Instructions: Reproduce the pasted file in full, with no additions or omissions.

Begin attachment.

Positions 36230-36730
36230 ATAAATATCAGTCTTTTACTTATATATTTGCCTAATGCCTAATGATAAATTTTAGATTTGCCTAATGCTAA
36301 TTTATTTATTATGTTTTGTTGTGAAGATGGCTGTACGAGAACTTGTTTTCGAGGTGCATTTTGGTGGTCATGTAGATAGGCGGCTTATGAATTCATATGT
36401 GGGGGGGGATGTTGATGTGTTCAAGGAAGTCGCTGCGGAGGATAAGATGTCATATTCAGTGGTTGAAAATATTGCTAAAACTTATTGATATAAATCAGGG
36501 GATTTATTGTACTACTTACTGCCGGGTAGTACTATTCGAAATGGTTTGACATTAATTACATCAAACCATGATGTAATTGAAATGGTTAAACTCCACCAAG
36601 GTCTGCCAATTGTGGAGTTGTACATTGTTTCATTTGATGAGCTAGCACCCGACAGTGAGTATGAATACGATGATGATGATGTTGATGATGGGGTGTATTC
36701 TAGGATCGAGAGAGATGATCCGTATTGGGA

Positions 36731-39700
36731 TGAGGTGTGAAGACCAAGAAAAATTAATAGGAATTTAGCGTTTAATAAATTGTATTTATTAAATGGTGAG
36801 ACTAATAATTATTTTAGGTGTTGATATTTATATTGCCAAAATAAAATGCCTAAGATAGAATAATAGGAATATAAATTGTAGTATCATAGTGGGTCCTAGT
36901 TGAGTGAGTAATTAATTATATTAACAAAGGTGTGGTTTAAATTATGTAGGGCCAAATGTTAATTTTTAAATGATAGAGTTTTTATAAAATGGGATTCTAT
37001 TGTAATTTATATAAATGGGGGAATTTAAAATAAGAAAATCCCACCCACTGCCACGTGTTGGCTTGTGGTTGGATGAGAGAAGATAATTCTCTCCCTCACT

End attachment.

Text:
Positions 36230-36730
36230 ATAAATATCAGTCTTTTACTTATATATTTGCCTAATGCCTAATGATAAATTTTAGATTTGCCTAATGCTAA
36301 TTTATTTATTATGTTTTGTTGTGAAGATGGCTGTACGAGAACTTGTTTTCGAGGTGCATTTTGGTGGTCATGTAGATAGGCGGCTTATGAATTCATATGT
36401 GGGGGGGGATGTTGATGTGTTCAAGGAAGTCGCTGCGGAGGATAAGATGTCATATTCAGTGGTTGAAAATATTGCTAAAACTTATTGATATAAATCAGGG
36501 GATTTATTGTACTACTTACTGCCGGGTAGTACTATTCGAAATGGTTTGACATTAATTACATCAAACCATGATGTAATTGAAATGGTTAAACTCCACCAAG
36601 GTCTGCCAATTGTGGAGTTGTACATTGTTTCATTTGATGAGCTAGCACCCGACAGTGAGTATGAATACGATGATGATGATGTTGATGATGGGGTGTATTC
36701 TAGGATCGAGAGAGATGATCCGTATTGGGA

Positions 36731-39700
36731 TGAGGTGTGAAGACCAAGAAAAATTAATAGGAATTTAGCGTTTAATAAATTGTATTTATTAAATGGTGAG
36801 ACTAATAATTATTTTAGGTGTTGATATTTATATTGCCAAAATAAAATGCCTAAGATAGAATAATAGGAATATAAATTGTAGTATCATAGTGGGTCCTAGT
36901 TGAGTGAGTAATTAATTATATTAACAAAGGTGTGGTTTAAATTATGTAGGGCCAAATGTTAATTTTTAAATGATAGAGTTTTTATAAAATGGGATTCTAT
37001 TGTAATTTATATAAATGGGGGAATTTAAAATAAGAAAATCCCACCCACTGCCACGTGTTGGCTTGTGGTTGGATGAGAGAAGATAATTCTCTCCCTCACT